Internet of Things 11-14-2018

Losing ground: Exploring the huge cost of not prioritizing IoT security

Mike Nelson

The Internet of Things (IoT) is ramping up, with 92 percent of companies saying it will be extremely important in the next two years. Yet, companies not prioritizing security for their IoT deployments may face significant losses upwards of tens of millions of dollars. The State of IoT Security Survey explores security behaviors and common practices among the best companies.

While it may seem that we are living in a highly connected world, the reality is we are just getting started when it comes to digital connectivity of all the devices we use in our daily lives. The move to connect everything, from thermostats to sensors in your car and even your oven, are steps in the process to full connectivity and are a good indication that the Internet of Things (IoT) will continue to explode all around us. So much so, that analysts predict there will be 80 billion connected devices by 2025. This brings incredible opportunities for advances in technologies previously only dreamed of, and with these opportunities come new security risks. Eighty billion devices coming to market in a relatively short period of time opens up an array of new ways for bad actors to try and gain access to networks through these devices. In fact, experts say the massive DDoS attacks we’re seeing targeted on IoT devices are only the beginning.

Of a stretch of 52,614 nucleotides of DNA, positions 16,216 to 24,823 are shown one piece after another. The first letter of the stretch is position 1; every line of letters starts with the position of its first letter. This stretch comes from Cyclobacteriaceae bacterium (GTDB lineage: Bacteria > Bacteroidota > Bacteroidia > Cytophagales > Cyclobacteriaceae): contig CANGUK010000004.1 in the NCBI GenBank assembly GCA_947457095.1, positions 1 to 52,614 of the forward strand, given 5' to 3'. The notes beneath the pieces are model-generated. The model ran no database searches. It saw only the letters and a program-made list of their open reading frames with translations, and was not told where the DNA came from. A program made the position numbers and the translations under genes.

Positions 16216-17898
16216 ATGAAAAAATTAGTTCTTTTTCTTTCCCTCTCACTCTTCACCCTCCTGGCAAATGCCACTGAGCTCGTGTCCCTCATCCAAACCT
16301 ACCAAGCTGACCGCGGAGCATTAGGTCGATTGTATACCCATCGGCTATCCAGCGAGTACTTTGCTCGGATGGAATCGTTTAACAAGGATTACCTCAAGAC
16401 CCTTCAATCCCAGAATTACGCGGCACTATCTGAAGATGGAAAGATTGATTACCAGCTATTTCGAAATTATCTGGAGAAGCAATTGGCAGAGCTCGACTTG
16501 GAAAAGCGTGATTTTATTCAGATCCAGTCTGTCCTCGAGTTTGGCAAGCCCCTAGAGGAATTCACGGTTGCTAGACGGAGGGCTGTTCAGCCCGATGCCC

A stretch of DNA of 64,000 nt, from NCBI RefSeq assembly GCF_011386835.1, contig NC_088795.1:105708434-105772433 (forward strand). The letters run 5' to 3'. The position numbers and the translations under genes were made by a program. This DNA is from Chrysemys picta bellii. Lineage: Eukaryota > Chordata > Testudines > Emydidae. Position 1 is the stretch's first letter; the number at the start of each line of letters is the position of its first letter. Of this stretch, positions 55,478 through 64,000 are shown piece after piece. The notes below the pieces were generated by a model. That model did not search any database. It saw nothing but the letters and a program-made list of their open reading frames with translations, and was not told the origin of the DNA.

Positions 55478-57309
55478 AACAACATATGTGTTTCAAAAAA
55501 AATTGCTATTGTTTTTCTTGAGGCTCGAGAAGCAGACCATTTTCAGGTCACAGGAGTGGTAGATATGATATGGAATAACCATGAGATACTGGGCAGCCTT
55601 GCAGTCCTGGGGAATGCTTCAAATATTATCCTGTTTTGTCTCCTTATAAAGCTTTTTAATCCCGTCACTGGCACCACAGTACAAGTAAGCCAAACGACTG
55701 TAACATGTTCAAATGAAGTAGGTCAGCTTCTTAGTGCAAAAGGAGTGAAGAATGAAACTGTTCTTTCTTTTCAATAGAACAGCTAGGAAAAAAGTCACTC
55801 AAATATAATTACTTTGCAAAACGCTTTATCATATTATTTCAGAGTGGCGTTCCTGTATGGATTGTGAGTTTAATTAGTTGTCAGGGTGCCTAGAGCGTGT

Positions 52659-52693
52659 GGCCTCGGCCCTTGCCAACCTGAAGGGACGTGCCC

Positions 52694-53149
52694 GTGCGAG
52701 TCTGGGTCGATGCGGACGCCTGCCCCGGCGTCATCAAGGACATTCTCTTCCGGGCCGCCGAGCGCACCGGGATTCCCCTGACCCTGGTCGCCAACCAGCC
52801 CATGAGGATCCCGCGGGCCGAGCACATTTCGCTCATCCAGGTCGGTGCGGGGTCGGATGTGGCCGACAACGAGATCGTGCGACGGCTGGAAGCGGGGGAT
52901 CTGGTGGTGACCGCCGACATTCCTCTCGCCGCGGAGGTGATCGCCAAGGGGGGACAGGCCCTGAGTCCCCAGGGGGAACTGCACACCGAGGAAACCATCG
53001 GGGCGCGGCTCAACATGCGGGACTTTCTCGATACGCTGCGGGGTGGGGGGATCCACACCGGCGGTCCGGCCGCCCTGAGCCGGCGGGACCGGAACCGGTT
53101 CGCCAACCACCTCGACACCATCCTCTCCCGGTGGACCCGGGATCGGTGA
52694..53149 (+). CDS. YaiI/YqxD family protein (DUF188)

With good reason, many organizations are drawn to IoT with its ability to improve customer experiences, grow revenue, and increase efficiency and business agility, but what enterprises need to come to terms with is that without a solid foundation of security and privacy, IoT can quickly turn on them.